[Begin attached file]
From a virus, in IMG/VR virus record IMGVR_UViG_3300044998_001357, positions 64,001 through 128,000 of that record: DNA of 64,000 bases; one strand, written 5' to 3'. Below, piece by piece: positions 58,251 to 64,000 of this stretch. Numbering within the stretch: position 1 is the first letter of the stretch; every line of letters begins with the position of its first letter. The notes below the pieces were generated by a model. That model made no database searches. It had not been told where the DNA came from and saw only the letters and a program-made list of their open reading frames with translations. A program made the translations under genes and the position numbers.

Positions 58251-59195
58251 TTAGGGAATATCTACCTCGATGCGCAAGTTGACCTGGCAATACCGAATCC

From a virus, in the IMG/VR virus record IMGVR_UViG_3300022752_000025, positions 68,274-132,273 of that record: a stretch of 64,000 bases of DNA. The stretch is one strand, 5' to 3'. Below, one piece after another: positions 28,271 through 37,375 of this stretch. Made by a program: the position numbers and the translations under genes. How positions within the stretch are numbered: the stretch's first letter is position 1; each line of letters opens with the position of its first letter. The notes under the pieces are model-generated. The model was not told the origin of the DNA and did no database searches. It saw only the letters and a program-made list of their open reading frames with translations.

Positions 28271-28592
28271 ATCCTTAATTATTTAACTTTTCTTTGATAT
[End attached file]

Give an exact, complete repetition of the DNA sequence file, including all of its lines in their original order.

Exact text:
From a virus, in IMG/VR virus record IMGVR_UViG_3300044998_001357, positions 64,001 through 128,000 of that record: DNA of 64,000 bases; one strand, written 5' to 3'. Below, piece by piece: positions 58,251 to 64,000 of this stretch. Numbering within the stretch: position 1 is the first letter of the stretch; every line of letters begins with the position of its first letter. The notes below the pieces were generated by a model. That model made no database searches. It had not been told where the DNA came from and saw only the letters and a program-made list of their open reading frames with translations. A program made the translations under genes and the position numbers.

Positions 58251-59195
58251 TTAGGGAATATCTACCTCGATGCGCAAGTTGACCTGGCAATACCGAATCC

From a virus, in the IMG/VR virus record IMGVR_UViG_3300022752_000025, positions 68,274-132,273 of that record: a stretch of 64,000 bases of DNA. The stretch is one strand, 5' to 3'. Below, one piece after another: positions 28,271 through 37,375 of this stretch. Made by a program: the position numbers and the translations under genes. How positions within the stretch are numbered: the stretch's first letter is position 1; each line of letters opens with the position of its first letter. The notes under the pieces are model-generated. The model was not told the origin of the DNA and did no database searches. It saw only the letters and a program-made list of their open reading frames with translations.

Positions 28271-28592
28271 ATCCTTAATTATTTAACTTTTCTTTGATAT